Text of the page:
Can genes predict drug response?

Behind the Headlines

Monday March 1 2010

Genetic tests may help to personalise treatment

Researchers have identified “a genetic signature that can determine whether breast cancer is likely to respond to a common treatment”, The Times reported. It said researchers had found that measuring the activity of six genes could forecast whether a breast tumour was sensitive to paclitaxel (Taxol), a chemotherapy drug.

This study looked at whether the activity of the genes, identified as being related to paclitaxel response in a previous study, could predict whether a breast tumour was sensitive to paclitaxel. It found that their activity was a good predictor of how women with a particular type of tumour, called triple-negative tumours, would respond to paclitaxel.

The findings of this study will need to be replicated in other groups of women, particularly as there were only a few paclitaxel-treated women with triple-negative tumours in this study. Such research will also need to confirm how many false positives and negatives might be expected from the test. These studies would need to take place before the test could be considered for trials in clinical practice.

 

Where did the story come from?

This research was carried out by Dr Charles Swanton from Cancer Research UK London Research Institute, Nicolai Juul from the Technical University of Denmark and colleagues from other institutions in Europe and the US. The study was funded by charities including the UK Medical Research Council, Cancer Research UK and the National Institute for Health Research, as well as the European Commission. The study was published in the peer-reviewed medical journal The Lancet Oncology.

The research was reported by The Times, BBC News and the Daily Express, all of which gave reasonably accurate coverage of the study.

 

What kind of research was this?

This was a retrospective cohort analysis of pooled study data, investigating whether the activity of a group of six genes could predict whether a woman with breast cancer would respond to paclitaxel treatment. Paclitaxel is often combined with other chemotherapy treatments to shrink tumours before they are surgically removed. However, only 15-25% of breast cancer patients fully respond to preoperative chemotherapy. If individuals with a particular genetic makeup can be shown to be more or less likely to respond to certain chemotherapeutic agents, genetic testing could be used to tailor chemotherapy treatment to maximise their chances of working.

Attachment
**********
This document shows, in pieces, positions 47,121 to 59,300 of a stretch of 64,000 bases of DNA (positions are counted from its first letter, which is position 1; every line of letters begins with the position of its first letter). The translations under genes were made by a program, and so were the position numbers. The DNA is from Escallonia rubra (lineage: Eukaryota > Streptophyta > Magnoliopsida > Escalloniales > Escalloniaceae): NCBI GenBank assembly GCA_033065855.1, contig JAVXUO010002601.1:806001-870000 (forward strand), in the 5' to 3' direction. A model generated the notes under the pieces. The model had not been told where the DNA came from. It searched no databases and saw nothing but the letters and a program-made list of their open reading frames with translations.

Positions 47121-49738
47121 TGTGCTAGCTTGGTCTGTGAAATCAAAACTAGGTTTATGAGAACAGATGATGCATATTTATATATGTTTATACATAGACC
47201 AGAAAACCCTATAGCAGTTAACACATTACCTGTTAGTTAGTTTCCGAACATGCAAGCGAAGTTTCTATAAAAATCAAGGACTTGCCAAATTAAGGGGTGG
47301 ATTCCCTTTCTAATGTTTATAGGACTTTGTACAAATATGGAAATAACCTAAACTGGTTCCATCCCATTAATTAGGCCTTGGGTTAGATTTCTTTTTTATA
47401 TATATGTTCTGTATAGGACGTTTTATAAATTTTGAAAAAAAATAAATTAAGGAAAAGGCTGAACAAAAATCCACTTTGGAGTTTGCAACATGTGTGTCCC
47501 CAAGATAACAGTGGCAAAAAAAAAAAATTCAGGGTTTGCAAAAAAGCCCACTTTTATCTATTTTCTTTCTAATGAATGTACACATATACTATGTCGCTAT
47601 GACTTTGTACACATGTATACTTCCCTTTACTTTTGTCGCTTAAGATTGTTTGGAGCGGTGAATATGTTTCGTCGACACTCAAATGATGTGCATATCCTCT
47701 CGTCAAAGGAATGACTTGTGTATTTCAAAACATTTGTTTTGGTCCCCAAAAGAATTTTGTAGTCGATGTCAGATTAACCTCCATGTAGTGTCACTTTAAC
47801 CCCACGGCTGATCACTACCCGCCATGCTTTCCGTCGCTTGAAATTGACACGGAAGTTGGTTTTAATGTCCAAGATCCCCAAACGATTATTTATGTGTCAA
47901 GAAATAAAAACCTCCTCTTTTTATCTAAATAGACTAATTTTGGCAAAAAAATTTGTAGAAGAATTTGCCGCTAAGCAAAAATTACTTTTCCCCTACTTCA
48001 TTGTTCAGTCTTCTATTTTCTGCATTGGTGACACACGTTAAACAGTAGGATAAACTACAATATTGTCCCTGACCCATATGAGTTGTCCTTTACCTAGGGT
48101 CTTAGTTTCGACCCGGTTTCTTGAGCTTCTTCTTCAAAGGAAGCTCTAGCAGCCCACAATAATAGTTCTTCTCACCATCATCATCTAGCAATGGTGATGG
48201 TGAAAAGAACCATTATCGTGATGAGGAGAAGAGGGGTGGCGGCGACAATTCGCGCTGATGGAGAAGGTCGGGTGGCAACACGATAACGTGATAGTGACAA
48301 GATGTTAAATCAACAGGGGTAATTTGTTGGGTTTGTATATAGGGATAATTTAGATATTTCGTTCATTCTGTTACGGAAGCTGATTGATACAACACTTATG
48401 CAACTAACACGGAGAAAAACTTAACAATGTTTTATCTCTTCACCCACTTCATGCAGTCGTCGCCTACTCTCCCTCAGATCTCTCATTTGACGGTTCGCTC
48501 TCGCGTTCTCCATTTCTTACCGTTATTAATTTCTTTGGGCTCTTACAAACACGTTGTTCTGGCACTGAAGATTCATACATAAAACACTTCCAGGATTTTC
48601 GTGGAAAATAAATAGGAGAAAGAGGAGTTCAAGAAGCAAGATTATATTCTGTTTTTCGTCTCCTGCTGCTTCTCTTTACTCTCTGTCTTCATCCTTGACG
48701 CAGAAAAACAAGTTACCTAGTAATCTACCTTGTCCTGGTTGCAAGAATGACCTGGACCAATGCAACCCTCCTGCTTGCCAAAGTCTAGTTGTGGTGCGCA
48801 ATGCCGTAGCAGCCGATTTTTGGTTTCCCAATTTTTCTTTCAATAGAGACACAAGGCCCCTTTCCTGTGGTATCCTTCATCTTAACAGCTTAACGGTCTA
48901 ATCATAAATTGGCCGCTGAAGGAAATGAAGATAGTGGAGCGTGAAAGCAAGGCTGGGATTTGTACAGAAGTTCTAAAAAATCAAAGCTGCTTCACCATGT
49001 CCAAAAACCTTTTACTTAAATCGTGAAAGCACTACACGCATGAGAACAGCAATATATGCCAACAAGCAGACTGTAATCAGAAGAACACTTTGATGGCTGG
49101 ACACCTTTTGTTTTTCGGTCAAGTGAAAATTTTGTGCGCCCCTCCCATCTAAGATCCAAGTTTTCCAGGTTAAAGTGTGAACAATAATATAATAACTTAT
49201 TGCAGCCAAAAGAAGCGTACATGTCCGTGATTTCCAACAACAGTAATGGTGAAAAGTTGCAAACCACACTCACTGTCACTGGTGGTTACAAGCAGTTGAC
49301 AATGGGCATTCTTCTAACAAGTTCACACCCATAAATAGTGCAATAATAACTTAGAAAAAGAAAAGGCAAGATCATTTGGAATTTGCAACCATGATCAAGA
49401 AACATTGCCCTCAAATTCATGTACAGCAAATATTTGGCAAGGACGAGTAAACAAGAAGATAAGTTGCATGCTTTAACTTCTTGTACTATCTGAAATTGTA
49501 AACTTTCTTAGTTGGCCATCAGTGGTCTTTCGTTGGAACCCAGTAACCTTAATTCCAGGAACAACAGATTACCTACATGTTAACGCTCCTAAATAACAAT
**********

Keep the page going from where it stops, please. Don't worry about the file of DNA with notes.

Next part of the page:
Treatment that is tailored to people's genetic makeup is a growing area of research, aiming to increase the likelihood that the selected treatment works, while reducing the risk of adverse effects. This type of study - looking at how well a new test predicts a treatment response in a group of people whose outcome is already known - is an important step in seeing whether the test might be a useful one. Once a study identifies particular genetic variations that are associated with response or adverse effects, these findings need to be replicated in other populations to ensure that they work, before they can be tested in clinical practice.

 

What did the research involve?

The researchers pooled data from five different studies, in which women with breast cancer had chemotherapy to shrink their tumours before surgery. Some of the studies involved paclitaxel-containing regimens, while others did not. While they were undergoing surgery, the patients were assessed to see if the chemotherapy had been successful (the tumour had responded).

This research measured the activity of six genes in these women’s tumours in tissue collected before they had any chemotherapy. The researchers then looked at whether a particular pattern of activity of these genes was associated with the likelihood that a woman’s tumour had responded to chemotherapy.